A part of what attracts people to the apocalyptic is the whole drama of it—the exciting thought that they are living in the End Times—and the egotism too: they are a key part of it.
In this allegedly inevitable process of arriving at the proletarian communist utopia after the proletarian class becomes conscious of its true nature, what is supposed to be Karl Marx’s own role? In Hegelian theory, Hegel himself is the final and greatest world-historical figure, the Man-God of man-gods. Similarly, Marx in his own view stands at a focal point of history as the man who brought to the world the crucial knowledge of man’s true nature and of the laws of history, thereby serving as the “midwife” of the process that would put an end to history. Thus Molnar wrote,
“Like other utopian and gnostic writers, Marx is much less interested in the stages of history up to the present (the egotistic now of all utopian writers) than the final stages when the stuff of time becomes more concentrated, when the drama approaches its denouement. In fact, the utopian writer conceives of history as a process leading to himself since he, the ultimate comprehensor, stands in the center of history. It is natural that things accelerate during his own lifetime and come to a watershed: he looms large between the Before and the After.”
Towards the end, Rothbard introduces us (or me anyway) to the remarkable figure of Ernst Bloch:
A blend of Christian messianist and devoted Marxist-Leninist-Stalinist, the 20th-century German Marxist Ernst Bloch set forth his vision in his recently translated three-volume phantasmagoria The Principle of Hope (Daz Prinzip Hoffung).
Early in his career, Bloch wrote a laudatory study of the views and life of the coercive, Anabaptist communist, Thomas Müntzer, whom he hailed as magical, or “theurgic.” The inner “truth” of things, wrote Bloch, will only be discovered after “a complete transformation of the universe, a grand apocalypse, the descent of the Messiah, a new heaven and a new earth.”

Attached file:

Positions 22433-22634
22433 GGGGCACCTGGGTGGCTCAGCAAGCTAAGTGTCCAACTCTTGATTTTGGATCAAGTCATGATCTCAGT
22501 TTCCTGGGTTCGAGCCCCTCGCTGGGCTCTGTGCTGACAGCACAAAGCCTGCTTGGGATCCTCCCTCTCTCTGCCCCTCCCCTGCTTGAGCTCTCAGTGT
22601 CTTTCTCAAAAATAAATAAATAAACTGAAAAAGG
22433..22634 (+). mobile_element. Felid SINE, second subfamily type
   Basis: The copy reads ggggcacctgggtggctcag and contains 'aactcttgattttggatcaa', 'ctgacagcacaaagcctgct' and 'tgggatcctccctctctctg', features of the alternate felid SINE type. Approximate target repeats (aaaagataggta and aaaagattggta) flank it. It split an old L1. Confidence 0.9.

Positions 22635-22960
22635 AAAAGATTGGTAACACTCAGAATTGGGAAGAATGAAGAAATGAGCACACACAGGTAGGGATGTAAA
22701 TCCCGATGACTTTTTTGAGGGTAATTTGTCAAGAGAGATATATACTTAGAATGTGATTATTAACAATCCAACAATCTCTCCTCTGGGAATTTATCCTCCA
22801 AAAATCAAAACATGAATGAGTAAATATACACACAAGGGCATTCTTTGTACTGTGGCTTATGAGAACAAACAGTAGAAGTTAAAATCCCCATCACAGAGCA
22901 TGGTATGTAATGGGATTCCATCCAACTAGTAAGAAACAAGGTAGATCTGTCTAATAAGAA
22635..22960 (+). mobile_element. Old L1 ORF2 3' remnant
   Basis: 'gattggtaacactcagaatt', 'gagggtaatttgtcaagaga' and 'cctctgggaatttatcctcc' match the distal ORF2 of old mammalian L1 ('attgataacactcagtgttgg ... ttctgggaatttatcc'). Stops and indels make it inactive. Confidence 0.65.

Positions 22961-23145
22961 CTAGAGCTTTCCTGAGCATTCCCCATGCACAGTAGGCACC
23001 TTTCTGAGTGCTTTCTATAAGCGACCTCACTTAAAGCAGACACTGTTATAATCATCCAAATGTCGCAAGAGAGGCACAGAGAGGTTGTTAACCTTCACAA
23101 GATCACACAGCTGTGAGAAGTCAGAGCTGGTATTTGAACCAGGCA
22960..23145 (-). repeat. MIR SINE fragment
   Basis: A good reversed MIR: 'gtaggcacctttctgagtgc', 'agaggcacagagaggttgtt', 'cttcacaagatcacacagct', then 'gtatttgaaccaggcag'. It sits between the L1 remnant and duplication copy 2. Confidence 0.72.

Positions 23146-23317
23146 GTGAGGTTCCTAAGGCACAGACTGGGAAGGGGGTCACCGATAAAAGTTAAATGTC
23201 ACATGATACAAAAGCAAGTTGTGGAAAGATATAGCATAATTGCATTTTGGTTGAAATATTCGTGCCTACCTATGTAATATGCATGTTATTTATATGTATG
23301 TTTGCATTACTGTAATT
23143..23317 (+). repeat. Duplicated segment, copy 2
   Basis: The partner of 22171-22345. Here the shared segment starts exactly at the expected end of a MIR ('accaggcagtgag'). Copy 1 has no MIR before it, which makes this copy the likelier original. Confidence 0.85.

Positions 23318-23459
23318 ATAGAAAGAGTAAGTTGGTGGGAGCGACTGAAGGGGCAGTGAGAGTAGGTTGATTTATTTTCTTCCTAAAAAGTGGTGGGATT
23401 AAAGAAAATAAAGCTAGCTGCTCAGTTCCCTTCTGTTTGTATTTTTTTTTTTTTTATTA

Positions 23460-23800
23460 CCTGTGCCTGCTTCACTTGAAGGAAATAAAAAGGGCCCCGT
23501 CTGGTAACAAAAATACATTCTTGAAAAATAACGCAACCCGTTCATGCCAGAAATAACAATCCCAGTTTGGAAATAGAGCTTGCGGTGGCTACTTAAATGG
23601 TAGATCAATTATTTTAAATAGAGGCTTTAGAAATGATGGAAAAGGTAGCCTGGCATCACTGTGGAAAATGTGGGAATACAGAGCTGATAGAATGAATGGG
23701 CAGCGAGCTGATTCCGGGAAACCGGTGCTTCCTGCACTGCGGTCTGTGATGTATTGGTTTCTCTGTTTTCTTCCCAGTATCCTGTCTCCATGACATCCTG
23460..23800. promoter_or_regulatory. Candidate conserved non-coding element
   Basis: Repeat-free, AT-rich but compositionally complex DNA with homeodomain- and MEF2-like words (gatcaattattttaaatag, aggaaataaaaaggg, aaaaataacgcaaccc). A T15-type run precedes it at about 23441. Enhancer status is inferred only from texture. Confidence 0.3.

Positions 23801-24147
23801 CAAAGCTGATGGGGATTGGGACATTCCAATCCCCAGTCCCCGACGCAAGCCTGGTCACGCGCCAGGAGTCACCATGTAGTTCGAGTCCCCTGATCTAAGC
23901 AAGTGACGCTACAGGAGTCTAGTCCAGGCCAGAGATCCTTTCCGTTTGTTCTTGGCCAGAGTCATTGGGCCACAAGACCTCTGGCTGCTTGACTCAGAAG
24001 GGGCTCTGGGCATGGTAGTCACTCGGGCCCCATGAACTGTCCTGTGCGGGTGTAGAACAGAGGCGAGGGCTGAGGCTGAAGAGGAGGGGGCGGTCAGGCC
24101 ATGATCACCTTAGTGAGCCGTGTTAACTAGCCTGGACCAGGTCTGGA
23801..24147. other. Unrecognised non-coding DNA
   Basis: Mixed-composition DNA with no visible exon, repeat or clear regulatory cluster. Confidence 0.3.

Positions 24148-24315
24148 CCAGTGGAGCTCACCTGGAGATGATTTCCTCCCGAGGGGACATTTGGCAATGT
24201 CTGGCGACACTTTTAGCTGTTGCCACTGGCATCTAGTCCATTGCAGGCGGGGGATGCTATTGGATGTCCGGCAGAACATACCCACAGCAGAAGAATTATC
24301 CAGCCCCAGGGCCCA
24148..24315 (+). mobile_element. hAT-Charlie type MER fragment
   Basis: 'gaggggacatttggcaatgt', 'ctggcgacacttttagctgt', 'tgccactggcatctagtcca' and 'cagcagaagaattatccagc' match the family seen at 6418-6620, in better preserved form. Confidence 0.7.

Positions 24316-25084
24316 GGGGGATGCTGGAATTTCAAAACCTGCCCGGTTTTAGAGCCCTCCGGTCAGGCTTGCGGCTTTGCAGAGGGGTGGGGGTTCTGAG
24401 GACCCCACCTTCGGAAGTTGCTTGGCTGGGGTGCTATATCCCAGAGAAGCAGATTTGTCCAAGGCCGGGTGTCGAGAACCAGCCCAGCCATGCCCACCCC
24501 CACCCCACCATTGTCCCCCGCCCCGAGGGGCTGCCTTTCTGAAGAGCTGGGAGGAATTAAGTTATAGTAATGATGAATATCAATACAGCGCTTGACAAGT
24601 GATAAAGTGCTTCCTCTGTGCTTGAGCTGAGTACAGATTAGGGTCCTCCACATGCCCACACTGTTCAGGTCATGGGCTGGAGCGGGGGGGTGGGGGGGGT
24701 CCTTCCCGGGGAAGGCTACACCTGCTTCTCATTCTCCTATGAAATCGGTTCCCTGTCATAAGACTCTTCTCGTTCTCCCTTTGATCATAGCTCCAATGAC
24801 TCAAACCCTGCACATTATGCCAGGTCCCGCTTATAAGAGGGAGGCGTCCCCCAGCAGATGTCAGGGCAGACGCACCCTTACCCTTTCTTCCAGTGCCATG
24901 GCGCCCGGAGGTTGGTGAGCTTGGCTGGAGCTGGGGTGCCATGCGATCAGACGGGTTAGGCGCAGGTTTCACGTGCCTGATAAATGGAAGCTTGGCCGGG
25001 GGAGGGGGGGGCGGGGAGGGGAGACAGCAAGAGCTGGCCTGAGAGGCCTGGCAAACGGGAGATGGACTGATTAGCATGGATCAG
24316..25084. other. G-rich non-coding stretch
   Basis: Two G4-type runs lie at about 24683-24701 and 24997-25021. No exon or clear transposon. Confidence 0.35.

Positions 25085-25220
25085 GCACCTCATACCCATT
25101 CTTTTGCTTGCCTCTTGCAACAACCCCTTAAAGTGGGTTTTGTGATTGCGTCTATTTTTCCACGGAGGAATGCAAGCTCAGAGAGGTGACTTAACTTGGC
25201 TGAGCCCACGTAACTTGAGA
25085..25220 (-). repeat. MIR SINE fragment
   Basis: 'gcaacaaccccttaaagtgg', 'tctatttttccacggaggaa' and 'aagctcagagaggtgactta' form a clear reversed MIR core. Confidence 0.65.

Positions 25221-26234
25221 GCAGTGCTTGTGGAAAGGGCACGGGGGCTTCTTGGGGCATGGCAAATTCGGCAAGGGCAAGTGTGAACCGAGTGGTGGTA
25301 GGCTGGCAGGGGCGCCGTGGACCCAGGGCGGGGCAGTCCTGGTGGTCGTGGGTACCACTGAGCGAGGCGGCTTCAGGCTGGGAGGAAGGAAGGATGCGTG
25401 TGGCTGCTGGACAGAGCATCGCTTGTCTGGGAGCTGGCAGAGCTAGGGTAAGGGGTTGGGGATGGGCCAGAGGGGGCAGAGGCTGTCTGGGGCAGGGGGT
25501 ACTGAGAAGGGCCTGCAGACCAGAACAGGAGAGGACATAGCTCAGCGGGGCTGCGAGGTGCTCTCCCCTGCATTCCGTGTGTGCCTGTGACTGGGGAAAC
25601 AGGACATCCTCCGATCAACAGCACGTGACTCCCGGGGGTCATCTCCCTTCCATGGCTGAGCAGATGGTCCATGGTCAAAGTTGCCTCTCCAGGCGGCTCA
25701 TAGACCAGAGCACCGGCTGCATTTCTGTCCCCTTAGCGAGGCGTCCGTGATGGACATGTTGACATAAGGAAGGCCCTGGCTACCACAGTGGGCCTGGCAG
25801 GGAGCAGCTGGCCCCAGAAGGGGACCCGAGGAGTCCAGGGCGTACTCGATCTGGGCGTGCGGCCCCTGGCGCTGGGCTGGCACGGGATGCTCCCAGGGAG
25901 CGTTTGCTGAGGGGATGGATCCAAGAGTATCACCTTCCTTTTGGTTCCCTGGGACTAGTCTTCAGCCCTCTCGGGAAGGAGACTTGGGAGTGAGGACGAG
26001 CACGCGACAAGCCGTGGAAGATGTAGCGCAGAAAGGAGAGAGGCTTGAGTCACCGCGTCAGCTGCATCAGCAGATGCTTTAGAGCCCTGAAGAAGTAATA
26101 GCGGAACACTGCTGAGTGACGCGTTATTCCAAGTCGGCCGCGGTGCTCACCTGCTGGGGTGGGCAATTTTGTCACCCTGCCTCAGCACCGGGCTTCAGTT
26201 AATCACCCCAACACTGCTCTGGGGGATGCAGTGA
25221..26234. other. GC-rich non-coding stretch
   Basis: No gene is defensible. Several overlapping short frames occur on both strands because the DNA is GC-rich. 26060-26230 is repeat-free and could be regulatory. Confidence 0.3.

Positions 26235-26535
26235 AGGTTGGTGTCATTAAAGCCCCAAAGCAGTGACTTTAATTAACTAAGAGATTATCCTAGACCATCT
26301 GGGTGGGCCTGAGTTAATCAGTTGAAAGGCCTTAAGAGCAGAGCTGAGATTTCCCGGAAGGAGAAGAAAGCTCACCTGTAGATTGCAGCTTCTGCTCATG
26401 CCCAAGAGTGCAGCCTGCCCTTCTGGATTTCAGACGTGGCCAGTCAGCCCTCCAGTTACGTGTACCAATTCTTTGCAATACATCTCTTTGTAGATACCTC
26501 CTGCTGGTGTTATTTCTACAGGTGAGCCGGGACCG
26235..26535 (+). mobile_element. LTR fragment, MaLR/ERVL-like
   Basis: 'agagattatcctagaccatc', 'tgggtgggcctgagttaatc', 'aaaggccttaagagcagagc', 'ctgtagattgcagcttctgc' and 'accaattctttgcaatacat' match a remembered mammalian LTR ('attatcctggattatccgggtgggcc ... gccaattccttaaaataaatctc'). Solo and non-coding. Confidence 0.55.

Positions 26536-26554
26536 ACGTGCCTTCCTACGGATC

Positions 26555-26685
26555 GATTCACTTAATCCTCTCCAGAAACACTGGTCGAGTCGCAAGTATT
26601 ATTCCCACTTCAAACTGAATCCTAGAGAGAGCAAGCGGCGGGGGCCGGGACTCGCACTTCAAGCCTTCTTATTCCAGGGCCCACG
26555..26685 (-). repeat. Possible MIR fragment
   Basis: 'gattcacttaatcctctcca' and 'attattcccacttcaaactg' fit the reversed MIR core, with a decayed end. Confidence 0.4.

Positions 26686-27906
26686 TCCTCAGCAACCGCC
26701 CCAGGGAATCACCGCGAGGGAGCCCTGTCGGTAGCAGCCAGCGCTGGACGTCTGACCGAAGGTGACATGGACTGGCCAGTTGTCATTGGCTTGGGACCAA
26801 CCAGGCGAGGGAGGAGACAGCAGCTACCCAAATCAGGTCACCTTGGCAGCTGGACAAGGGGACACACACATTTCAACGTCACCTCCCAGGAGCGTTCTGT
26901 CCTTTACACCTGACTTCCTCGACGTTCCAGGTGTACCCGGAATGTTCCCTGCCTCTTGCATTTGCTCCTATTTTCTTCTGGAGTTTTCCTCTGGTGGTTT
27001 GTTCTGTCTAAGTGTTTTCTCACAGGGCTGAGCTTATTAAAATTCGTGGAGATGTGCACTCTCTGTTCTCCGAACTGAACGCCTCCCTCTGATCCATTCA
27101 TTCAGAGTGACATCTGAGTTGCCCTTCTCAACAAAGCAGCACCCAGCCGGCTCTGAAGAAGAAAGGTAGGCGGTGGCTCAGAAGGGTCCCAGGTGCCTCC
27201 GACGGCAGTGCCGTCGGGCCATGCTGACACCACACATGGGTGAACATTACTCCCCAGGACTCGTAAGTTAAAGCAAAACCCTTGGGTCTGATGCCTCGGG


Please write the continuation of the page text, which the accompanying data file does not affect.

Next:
There is more than a hint in Bloch that disease, nay death itself, will be abolished upon the advent of communism. God is developing; “God himself is part of the Utopia, a finality that is still unrealized.” For Bloch, mystical ecstasies and the worship of Lenin and Stalin went hand in hand. As J. P. Stern writes, Bloch’s Principle of Hope contains such remarkable declarations as “Ubi Lenin, ibi Jerusalem” [Where Lenin is, there is Jerusalem], and that “the Bolshevist fulfillment of Communism” is part of “the age-old fight for God.”
I note that this truest of believers eventually left East Germany to settle in the West. Socialism was evidently too much to take.
“Marx, it has been said, was a prophet … and perhaps this suggestion provides the best approach. One does not apply to Jeremiah or Ezekiel the tests to which less-inspired men are subjected. Perhaps the mistake the world and most of the critics have made is just that they have not sufficiently regarded Marx as a prophet — a man above logic, uttering cryptic and incomprehensible words, which every man may interpret as he chooses.”